Galaxies are distributed in long filaments, huge “walls”, and large clusters, which astronomers call the large-scale structure of the cosmos. This structure is a tracer of dark matter, and is a way to understand how the universe has evolved. The 2MASS Redshift Survey (2MRS) is an ambitious map of the galaxies relatively close to the Milky Way. Led by astronomers at the Center for Astrophysics | Harvard & Smithsonian, 2MRS used data collected from the Two Micron All-Sky Survey (2MASS), which is an an atlas of the entire sky in infrared light. The completed 2MRS project resulted in a three-dimensional view of the distributions of nearby galaxies, providing a way to understand the structure of the modern universe and distribution of dark matter.
The Tarantula Nebula is one of the larger nebulae visible in the sky, which is a remarkable fact granted that it doesn't even lie within our own Galaxy! It is the dominant feature in our satellite galaxy the Large Magellanic Cloud (LMC), which is visible only from the Southern Hemisphere. This giant cloud is over 1000 light years across; if it were as close as the Orion Nebula, it would fill nearly half of the nighttime sky! It is one of the largest known star formation regions anywhere, and it's almost in our back yard.
Credit: 2MASS/T. Jarrett, R. Hurt
A Map of the Cosmic Neighborhood
As the universe expands, galaxies are getting ever farther apart on average. That means from our perspective, other galaxies appear to be moving away from the Milky Way, with more distant galaxies seeming to recede faster. This motion can be measured by the redshift of light: the stretching of wavelengths due to cosmic expansion. This effect grows with distance, making redshift an excellent way to measure distances to other galaxies.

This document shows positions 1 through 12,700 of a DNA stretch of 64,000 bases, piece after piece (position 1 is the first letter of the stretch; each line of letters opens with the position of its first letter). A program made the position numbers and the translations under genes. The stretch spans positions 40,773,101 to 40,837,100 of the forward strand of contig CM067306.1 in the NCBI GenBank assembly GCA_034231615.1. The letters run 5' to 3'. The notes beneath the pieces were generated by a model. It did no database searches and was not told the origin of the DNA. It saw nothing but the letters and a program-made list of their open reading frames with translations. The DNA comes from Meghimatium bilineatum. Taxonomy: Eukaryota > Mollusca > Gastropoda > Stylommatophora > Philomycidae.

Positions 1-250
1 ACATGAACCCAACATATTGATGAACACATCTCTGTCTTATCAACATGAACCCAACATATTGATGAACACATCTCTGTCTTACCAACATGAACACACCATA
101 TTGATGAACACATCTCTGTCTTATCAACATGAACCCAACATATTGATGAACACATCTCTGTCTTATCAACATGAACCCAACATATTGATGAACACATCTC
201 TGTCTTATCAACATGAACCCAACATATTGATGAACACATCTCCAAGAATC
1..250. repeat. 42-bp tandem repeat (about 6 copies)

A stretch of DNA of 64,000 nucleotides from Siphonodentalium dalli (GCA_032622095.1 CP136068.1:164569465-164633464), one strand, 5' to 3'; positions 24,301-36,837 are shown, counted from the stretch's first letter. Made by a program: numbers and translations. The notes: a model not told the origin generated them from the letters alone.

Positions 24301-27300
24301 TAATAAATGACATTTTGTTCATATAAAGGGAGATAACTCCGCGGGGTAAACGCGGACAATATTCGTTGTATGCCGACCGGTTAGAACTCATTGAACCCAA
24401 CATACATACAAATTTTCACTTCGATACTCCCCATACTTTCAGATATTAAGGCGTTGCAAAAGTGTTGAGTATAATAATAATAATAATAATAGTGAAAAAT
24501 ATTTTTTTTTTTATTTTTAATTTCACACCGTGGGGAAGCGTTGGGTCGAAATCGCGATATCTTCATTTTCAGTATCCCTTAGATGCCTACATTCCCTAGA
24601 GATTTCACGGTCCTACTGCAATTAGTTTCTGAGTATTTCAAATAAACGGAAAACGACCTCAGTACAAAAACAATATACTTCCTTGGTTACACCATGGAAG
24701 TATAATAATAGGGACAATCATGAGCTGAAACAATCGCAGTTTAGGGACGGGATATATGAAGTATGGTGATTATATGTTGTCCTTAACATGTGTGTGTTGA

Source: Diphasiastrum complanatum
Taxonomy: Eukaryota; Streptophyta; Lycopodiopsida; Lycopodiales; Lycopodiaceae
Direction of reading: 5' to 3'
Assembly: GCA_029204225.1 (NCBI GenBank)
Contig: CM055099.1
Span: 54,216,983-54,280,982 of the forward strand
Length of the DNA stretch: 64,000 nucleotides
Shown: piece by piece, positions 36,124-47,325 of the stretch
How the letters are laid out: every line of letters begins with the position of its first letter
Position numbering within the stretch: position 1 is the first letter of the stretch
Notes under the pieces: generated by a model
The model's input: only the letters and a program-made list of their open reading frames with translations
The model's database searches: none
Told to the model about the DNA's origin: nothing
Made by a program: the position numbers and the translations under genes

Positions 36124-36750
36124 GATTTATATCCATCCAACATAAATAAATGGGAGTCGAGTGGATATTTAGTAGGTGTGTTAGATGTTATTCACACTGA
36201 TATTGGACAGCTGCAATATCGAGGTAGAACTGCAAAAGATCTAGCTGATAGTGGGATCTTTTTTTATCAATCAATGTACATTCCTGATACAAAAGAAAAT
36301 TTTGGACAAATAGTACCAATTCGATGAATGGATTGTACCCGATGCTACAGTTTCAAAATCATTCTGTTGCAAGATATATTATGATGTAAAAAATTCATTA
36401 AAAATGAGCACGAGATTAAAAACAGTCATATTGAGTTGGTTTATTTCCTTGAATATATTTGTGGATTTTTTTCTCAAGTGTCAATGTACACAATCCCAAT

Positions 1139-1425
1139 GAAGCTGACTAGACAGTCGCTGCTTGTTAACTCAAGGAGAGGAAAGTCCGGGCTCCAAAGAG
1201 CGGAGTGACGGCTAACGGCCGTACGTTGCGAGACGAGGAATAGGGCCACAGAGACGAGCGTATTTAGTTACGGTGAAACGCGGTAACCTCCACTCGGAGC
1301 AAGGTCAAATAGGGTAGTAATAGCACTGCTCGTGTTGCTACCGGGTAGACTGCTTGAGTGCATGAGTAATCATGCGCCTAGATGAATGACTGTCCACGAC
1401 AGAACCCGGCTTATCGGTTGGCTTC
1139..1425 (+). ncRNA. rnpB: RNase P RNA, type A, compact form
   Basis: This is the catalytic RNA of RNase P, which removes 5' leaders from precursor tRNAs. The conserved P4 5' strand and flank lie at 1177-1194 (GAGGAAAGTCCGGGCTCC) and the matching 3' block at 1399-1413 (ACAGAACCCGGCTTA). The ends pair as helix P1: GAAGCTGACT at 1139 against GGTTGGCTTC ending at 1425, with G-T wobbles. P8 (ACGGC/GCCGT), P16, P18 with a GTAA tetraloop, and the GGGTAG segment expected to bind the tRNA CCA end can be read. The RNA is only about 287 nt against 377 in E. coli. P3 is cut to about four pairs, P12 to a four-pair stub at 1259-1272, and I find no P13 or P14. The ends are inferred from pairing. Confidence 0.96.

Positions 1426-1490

The 2MRS project uses redshifts of galaxies within about 370 million light-years of Earth to generate a three-dimensional map of the nearby universe. While 370 million years seems like a long time on human scales, it’s only about 3 percent of the total history of the universe. As a result, 2MRS is effectively an atlas of the distribution of 45,000 galaxies they are now. This survey also provides important information on the structure of dark matter, which governs how galaxies clump together.
The 2MASS observational program, which is the basis for 2MRS, was conducted using the 1.3 Meter Telescope at the CfA’s Fred Lawrence Whipple Observatory (FLWO) in Arizona and an identical instrument operated by the Cerro Tololo Inter-American Observatory in Chile. 2MASS mapped the entire sky in infrared light, cataloging 300 million astronomical sources. CfA astronomers used the 2MASS data to obtain redshift measurements for the nearest of the galaxies to construct the 2MRS catalog.